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LinkedIn Won't Let This BAYC Member Use His Ape As His PFP

LinkedIn doesn’t want NFTs used as profile photos on its platform, according to a message one bored ape received from the social media company.


Bored Ape Yacht Club member Beleevens received an email from LinkedIn the other day informing him that his profile photo had been removed.


“We recently had to remove your profile photo for the following reason,” the email stated. “The picture is in violation of the LinkedIn Photo Policy. Profile photos are important - they help you get recognized and add color to your profile, so we want to give you all the information you need to choose another one.”


LinkedIn went on to explain the four reasons that a profile photo may be removed from their site, including “not being an image of you or an actual photograph.”





Beleevens told the Bored Ape Gazette that he changed his LinkedIn profile photo to his bored ape, Bored Ape #2084, back on August 17th.





Beleevens said that he changed his LinkedIn profile photo to his ape so he could find like-minded people and build a professional network.


“I decided to change it on LinkedIn because Twitter is one thing, but the ability to find like-minded people in the NFT world in a business context is a completely different thing,” he explained. “I'm working on my own NFT project and am looking for people to join me. On top of that, I'm offering UX Design + NFT consulting as a service, so it only made sense to represent myself with my ape.”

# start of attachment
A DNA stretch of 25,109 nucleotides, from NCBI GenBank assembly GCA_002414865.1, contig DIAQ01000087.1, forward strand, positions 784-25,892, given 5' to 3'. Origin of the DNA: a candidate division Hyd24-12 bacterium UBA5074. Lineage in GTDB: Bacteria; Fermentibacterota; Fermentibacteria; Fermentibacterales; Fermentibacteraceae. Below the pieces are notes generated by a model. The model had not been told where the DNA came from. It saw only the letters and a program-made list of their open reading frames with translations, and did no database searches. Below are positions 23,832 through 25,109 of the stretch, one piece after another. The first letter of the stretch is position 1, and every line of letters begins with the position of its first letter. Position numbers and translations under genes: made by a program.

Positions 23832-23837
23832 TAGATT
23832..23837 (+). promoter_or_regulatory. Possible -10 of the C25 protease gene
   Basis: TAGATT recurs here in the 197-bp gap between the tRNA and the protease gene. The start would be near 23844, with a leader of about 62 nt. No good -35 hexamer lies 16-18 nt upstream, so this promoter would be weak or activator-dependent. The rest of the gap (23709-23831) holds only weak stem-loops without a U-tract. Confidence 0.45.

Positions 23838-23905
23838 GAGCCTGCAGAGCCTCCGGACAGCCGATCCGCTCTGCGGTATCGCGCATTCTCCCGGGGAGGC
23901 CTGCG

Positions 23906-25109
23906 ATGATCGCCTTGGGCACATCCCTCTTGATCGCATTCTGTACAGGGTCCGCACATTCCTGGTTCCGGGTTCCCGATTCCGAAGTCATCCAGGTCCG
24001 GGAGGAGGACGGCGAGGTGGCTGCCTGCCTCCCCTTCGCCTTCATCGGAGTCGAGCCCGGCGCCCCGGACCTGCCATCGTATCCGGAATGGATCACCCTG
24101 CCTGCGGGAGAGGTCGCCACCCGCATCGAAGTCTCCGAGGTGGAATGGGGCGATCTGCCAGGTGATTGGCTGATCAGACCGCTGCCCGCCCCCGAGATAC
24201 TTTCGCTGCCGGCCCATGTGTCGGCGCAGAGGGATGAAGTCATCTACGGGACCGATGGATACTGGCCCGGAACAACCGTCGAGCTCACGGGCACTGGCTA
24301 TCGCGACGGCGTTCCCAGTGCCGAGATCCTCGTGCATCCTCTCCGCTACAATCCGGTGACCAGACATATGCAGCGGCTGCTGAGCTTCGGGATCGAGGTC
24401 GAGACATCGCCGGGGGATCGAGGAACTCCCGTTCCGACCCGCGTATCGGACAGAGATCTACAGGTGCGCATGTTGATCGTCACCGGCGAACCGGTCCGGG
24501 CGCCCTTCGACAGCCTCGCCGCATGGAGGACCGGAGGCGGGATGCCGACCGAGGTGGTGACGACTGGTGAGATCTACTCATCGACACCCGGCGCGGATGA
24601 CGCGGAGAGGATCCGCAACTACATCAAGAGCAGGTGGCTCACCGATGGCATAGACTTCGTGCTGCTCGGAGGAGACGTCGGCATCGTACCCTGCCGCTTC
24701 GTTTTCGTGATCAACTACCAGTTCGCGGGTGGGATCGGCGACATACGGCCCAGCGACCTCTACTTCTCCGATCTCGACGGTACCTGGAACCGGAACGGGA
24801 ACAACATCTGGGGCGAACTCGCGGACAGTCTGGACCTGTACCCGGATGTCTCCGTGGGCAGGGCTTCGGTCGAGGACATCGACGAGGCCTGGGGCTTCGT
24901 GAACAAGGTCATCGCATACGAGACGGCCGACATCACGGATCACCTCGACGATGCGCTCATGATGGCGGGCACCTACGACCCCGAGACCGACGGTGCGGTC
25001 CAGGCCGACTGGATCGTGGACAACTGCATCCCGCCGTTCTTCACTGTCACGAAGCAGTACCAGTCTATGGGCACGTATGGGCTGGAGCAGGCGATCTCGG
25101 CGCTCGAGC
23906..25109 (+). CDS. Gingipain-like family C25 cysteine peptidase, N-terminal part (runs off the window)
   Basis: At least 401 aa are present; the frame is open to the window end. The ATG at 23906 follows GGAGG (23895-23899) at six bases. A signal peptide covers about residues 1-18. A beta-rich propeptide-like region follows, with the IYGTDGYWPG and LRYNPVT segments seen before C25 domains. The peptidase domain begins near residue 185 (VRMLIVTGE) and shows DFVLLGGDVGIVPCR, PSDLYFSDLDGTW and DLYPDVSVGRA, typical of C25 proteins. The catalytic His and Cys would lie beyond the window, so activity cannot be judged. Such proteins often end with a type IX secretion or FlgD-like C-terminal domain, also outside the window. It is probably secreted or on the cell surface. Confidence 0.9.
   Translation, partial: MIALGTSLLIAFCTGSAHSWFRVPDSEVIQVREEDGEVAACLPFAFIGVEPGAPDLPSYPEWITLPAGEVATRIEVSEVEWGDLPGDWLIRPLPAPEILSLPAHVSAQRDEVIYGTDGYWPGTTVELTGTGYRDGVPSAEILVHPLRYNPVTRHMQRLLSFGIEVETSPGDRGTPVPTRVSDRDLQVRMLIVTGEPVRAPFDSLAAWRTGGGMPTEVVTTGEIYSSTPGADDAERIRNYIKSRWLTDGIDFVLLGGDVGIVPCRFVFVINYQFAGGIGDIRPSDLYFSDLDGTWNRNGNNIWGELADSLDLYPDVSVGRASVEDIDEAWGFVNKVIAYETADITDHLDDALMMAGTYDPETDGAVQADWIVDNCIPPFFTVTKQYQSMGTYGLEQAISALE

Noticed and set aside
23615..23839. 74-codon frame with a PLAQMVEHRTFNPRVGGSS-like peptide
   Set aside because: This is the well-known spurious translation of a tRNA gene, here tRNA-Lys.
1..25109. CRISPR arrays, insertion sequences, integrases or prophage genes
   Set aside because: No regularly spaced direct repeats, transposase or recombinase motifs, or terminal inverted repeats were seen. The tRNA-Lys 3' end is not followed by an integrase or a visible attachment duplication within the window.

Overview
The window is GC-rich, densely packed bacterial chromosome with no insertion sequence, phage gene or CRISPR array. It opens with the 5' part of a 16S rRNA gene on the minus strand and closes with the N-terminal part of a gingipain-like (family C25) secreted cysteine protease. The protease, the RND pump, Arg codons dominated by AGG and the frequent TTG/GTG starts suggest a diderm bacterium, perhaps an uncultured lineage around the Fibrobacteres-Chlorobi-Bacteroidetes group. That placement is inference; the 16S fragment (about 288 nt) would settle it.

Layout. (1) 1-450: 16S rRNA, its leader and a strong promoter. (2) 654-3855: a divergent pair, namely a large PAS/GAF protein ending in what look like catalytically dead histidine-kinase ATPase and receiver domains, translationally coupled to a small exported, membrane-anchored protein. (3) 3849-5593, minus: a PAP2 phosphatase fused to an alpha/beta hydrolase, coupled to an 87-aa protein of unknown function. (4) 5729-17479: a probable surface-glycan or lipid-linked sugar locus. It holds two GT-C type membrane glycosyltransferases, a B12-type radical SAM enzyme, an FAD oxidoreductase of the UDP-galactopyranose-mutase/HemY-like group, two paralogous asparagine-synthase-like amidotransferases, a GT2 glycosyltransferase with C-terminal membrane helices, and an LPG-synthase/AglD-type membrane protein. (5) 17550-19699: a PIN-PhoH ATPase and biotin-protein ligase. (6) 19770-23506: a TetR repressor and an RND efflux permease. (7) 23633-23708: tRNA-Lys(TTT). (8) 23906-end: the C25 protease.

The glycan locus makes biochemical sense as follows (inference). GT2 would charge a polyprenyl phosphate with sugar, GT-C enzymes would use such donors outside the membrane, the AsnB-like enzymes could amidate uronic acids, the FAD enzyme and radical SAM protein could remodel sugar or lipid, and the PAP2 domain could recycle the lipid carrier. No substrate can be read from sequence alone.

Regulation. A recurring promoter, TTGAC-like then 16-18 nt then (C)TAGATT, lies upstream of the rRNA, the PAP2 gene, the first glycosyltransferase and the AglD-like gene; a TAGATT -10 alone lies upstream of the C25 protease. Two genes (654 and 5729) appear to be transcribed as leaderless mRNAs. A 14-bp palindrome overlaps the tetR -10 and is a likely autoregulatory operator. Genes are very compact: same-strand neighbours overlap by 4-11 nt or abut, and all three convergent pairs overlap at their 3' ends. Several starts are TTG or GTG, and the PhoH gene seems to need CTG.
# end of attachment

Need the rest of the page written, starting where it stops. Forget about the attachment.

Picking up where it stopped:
For months, using his ape on LinkedIn was working for Beleevens. The BAYC member currently has 992 people in his network and is constantly commenting and connecting with like-minded users on the platform


“LinkedIn is about connecting,” Beleevens said. “Why create barriers around that? Of course, I understand the point that it's supposed to be a professional network and people might want to see your face. But on the other hand, it's just as easy to take a fake photo and upload it. LinkedIn doesn't know if the photo is me or someone else, so why forbid NFTs?”


The Bored Ape Gazette reached out to “LinkedIn Help” via Twitter and asked the company or a comment regarding NFTs as profile photos on their website. At the time of this articles publication, the Bored Ape Gazette did not hear back from them.





In the email Beleevens received form LinkedIn, the company stated that, “Profile photos are important- they help you get recognized and add color to your profile.”


This line stuck out Beleevens and left him wondering why an employer needs to know what he looks like. “On another note why is it important for employers to see how you look? Shouldn't it be more important to consider your experience and knowledge in the field than your looks?”


Beleevens isn’t the only NFT enthusiast wondering why having a photo of yourself on LinkedIn is important. Twitter User aLanparty took to Twitter to call out the networking company’s apparent profile photo policy. “in defense of @LinkedIn we all know that the shape and color of one's face is the most important aspect of the hiring process. by not showing your face employers would need to look at your work history and experience. God forbid such a horror, as this, should befall them.”


Many NFT owners are using their NFTs as profile photos on LinkedIn. After LinkedIn took down Beleeven’s profile photo, many NFT holders are wondering when a Web3 version of LinkedIn will be created.


“How is there no web3 Linkedin, Beanie Maxi tweeted. “No names. Add pfp if you’re cool. Based on your wallet alone, most people can quickly determine credibility. Right away this eliminates racial prejudices.”


The Bored Ape Gazette will continue to follow this story and let you know when we hear back from LinkedIn.

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